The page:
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How Teachers Can Use ChatGPT in the Classroom with Secondary Students

Artificial generated responses (AI generators) like ChatGPT are all the hype right now and I am here with the burning question, "How can teachers use ChatGPT in the classroom with students."


I mean, it's obviously the moment we have all been waiting for-- AI taking over the world and making it easier than ever for our students to cheat. They can copy and paste straight from ChatGPT and the best part is the response doesn't actually exist on the internet, so it won't show in a plagiarism checker. This is why we love teaching-- the ever changing universe and joys of watching children use their brain to produce work!


Okay-- a little dramatic, right? Or not. Who knows!


What I will say is back when laptops and Google entered the classrooms, many teachers were resistant about that. Now we have many 1:1 settings and use the tools in our classrooms daily. Are there still challenges presented that make it a bit of a challenge-- yes. But we make it through and adapt as needed.


I've been thinking and thinking... and thinking. How the hell can I incorporate ChatGPT into my classroom and teach students how to use it responsibly (LOL is it even possible, right?).


I am going to share with you ten ways that ChatGPT can be used in the secondary classroom (well it says high school because that's what I teach, but it'll work for middles too).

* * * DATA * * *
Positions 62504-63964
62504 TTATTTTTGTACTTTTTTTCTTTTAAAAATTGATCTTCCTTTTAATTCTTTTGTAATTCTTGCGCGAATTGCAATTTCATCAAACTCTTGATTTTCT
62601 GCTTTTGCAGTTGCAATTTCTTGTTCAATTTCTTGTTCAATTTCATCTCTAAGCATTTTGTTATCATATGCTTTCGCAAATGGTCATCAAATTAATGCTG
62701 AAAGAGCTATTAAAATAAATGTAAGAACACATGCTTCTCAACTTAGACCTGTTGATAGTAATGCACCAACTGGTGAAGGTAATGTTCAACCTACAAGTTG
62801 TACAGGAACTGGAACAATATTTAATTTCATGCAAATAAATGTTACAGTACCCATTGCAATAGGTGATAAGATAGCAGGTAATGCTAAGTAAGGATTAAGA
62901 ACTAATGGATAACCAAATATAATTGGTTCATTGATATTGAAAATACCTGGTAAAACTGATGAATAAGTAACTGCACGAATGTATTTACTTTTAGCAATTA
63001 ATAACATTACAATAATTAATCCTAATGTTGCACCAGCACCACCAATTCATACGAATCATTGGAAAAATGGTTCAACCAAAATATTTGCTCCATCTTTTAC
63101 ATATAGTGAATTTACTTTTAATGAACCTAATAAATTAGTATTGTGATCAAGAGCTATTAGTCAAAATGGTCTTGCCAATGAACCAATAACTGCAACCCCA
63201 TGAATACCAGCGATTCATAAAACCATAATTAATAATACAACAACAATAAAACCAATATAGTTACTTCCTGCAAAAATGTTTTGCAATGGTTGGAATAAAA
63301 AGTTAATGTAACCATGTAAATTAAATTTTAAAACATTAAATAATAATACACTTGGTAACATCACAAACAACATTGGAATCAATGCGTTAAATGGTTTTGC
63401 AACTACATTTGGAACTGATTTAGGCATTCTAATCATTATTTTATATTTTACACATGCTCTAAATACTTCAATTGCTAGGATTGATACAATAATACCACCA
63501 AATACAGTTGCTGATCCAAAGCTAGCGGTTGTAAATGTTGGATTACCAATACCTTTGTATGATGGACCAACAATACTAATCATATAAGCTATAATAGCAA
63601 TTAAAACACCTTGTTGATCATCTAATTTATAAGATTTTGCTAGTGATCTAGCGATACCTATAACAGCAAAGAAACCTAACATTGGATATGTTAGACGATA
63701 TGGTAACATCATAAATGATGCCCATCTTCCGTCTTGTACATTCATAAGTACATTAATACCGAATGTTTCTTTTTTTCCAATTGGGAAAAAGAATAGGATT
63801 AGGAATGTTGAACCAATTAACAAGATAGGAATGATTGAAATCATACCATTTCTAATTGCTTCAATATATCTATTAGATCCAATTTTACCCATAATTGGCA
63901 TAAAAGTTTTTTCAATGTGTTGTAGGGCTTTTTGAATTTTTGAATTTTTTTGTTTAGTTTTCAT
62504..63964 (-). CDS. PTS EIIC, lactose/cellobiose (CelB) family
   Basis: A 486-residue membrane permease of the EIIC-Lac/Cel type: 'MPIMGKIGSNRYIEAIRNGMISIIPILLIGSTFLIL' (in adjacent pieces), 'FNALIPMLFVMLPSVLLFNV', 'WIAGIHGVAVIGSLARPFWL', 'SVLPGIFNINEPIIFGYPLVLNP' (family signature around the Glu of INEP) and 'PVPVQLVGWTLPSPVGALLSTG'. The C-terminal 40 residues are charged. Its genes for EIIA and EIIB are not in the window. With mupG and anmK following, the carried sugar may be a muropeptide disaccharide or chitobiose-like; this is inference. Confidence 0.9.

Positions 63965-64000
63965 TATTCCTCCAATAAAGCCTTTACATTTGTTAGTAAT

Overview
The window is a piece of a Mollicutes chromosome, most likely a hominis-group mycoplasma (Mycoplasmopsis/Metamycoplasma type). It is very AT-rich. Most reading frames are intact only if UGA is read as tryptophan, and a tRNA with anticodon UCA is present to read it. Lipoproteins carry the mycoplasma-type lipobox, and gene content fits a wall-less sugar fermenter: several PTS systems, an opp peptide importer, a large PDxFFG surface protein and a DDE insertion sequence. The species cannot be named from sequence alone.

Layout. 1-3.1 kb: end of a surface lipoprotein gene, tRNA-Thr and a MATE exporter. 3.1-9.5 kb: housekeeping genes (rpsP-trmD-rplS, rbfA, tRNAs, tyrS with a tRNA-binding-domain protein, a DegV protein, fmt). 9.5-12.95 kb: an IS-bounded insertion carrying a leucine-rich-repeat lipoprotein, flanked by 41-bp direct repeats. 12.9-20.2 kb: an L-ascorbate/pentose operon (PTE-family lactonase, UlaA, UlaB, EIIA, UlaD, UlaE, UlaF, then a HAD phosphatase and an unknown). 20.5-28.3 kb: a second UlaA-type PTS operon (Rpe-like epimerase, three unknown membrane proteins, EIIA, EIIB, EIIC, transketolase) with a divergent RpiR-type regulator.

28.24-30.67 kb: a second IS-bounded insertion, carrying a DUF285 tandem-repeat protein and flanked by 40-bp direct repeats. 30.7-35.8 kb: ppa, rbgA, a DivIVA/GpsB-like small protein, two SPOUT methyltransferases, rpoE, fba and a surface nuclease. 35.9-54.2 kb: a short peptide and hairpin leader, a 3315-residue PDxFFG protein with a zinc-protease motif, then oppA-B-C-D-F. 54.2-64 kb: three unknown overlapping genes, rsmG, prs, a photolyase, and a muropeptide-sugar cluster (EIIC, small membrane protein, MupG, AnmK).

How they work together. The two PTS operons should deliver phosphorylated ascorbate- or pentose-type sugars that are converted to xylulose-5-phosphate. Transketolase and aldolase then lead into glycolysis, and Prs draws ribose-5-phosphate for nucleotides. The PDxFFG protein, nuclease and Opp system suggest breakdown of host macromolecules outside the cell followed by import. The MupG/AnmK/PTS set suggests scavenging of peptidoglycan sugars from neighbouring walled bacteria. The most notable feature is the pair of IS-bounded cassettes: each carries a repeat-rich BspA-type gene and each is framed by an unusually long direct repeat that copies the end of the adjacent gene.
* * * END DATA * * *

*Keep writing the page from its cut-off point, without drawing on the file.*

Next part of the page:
• Brainstorming: High school students can use ChatGPT as a brainstorming tool to generate ideas for their assignments or essays. The AI can provide them with a wealth of information on various topics and help them come up with new and unique perspectives.

  • Proofreading: Students can use ChatGPT to proofread their assignments or essays for grammar, spelling, and punctuation errors. They can also use the AI to identify awkward sentence structures and suggest alternative phrasings.

  • Synthesizing: High school students can use ChatGPT to synthesize information from multiple sources into a coherent and cohesive essay or report. The AI can help them identify key points and arguments and synthesize them into a well-written paper.

  • Fact-checking: Students can use ChatGPT to fact-check their assignments or essays. The AI can provide them with accurate and up-to-date information on a wide range of topics, helping them avoid plagiarism by ensuring that they are citing reliable sources.

  • Paraphrasing: ChatGPT can help students paraphrase complex sentences or ideas in their own words. This can be useful for avoiding plagiarism while still incorporating important information into their assignments.

  • Research: High school students can use ChatGPT as a research tool to gather information on a particular topic. They can ask the AI specific questions and receive a wealth of information in response.

  • Creative Writing: ChatGPT can help students generate creative writing prompts or story ideas. The AI can suggest interesting scenarios, characters, and plot twists, sparking the students' imaginations and helping them come up with unique and original ideas.